Notions:  Thread, interfacing, a dress zip, two large buttons (from Pete’s Emporium), red and white striped ribbon for the waistband from Made Marion in Wellington and a buckle which came from Miss Maude in Greytown.
PatternReconstructing History 1341, 1932 sporting dress, size H (44” bust)
Changes made:  Lots. I completely redrafted the bodice and also used my own pencil skirt block for the skirt. I also changed the straps to be attached with non-functioning buttons, added a waistband and changed the side buttons to a zip. I also lined the bodice. Full details are above.
Another one/recommendations:  This experience of a Reconstructing History pattern was not fun. I accept I have a modern body shape with curves, but this pattern as drafted needed a lot of changes and I didn’t expect to have to practically redraft the whole thing. I only used the instructions for the pattern when making up the toile. I didn’t use them at all for the real thing. I was expecting brief instructions and they were easy enough for me to follow.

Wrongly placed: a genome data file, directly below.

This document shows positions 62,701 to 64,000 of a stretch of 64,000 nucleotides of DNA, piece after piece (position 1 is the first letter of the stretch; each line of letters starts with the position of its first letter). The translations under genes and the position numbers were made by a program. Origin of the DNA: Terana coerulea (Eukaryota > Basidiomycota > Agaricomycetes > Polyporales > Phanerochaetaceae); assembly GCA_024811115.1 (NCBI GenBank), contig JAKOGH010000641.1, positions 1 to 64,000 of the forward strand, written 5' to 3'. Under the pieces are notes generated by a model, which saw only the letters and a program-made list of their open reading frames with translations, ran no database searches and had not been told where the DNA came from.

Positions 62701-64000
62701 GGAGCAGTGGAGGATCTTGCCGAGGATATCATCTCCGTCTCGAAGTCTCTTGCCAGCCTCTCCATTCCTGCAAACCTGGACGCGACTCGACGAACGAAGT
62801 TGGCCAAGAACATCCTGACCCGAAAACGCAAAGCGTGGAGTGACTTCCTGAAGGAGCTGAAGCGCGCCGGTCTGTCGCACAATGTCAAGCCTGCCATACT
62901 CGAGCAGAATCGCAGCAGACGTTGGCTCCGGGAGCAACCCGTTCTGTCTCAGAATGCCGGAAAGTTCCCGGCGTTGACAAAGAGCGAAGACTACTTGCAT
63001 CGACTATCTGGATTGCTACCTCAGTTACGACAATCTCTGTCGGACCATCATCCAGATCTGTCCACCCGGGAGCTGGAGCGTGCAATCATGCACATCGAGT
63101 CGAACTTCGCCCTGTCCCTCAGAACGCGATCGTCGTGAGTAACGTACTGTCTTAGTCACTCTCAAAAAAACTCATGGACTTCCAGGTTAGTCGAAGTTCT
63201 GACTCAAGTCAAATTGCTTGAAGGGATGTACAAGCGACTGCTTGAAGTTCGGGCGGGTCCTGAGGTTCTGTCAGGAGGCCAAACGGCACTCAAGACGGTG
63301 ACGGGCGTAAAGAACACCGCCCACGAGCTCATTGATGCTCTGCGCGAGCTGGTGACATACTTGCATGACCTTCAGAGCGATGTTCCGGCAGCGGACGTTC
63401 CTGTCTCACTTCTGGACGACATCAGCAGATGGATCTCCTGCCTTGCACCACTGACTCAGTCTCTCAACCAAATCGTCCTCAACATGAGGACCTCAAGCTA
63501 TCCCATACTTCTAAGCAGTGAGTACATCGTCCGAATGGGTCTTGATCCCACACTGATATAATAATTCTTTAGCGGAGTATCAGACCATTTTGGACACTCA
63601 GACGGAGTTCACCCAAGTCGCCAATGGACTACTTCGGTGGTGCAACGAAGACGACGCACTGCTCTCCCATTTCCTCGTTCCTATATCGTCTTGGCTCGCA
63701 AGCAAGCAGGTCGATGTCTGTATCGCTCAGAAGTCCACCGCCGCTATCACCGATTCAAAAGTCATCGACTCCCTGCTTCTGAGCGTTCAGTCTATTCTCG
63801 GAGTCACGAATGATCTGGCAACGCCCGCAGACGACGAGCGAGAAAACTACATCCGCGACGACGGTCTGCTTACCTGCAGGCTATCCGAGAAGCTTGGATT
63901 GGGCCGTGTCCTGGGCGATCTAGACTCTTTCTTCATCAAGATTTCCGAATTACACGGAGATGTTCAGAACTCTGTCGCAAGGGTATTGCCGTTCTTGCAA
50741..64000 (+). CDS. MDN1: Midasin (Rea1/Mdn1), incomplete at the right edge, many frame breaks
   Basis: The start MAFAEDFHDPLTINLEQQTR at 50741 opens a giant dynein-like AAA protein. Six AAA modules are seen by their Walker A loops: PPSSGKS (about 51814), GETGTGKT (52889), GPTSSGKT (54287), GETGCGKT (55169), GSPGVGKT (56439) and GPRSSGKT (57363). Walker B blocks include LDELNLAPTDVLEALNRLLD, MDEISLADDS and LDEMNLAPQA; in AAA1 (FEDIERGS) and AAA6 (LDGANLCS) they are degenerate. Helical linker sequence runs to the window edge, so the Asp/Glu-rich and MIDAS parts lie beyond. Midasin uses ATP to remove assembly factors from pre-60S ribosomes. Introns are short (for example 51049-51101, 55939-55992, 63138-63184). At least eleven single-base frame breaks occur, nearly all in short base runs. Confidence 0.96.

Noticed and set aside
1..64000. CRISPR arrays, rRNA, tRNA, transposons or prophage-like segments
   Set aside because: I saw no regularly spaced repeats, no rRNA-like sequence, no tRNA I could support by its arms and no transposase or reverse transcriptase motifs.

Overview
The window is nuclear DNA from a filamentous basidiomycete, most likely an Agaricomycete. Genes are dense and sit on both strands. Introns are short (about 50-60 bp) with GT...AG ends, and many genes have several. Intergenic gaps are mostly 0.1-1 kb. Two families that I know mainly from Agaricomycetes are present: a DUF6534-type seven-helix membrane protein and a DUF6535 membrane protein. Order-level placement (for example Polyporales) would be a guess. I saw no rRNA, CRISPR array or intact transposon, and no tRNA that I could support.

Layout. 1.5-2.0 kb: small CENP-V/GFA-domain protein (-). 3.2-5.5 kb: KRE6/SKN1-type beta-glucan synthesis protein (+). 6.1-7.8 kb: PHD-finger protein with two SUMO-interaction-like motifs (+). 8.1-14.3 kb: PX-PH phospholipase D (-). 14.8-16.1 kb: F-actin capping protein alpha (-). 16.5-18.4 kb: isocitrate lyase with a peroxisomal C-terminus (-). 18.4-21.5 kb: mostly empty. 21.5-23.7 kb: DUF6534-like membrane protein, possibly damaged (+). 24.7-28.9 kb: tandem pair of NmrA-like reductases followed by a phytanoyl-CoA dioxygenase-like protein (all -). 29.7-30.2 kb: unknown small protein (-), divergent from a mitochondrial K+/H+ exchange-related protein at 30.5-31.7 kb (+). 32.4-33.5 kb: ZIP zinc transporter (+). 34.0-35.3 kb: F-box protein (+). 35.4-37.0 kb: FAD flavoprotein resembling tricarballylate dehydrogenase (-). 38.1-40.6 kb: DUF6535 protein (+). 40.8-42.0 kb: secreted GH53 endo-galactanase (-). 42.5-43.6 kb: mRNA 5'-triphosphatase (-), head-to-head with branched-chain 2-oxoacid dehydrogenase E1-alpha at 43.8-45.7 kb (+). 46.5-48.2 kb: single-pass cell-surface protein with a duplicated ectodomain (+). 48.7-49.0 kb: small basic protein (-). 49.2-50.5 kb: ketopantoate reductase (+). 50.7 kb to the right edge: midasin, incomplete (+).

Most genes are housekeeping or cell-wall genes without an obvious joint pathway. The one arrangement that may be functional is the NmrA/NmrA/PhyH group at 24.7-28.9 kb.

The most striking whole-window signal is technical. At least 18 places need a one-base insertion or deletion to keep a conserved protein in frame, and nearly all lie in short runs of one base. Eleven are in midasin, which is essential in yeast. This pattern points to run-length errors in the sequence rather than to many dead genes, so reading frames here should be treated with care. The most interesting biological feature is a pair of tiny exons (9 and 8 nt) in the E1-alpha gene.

All this being said, I am happy with the final dress and am glad I spent the time to get it fitting properly. I wore it a couple of times while we were away. I think it’ll get worn now we’re home on warmer days. I’m also really happy with how the skirt turned out. It’s tempting to use this to make a skirt and maybe I might look to see how I can adapt it to use a different colour in the pleat.

2 thoughts on “Reconstructing History 1341 – 1932 sporting dress

  1. Phew! Quite a job of reconstructing on this pattern, and very valuable advice, should I ever decide to use one of these patterns. Great job on making it wearable for your event – love the fabric you chose, too!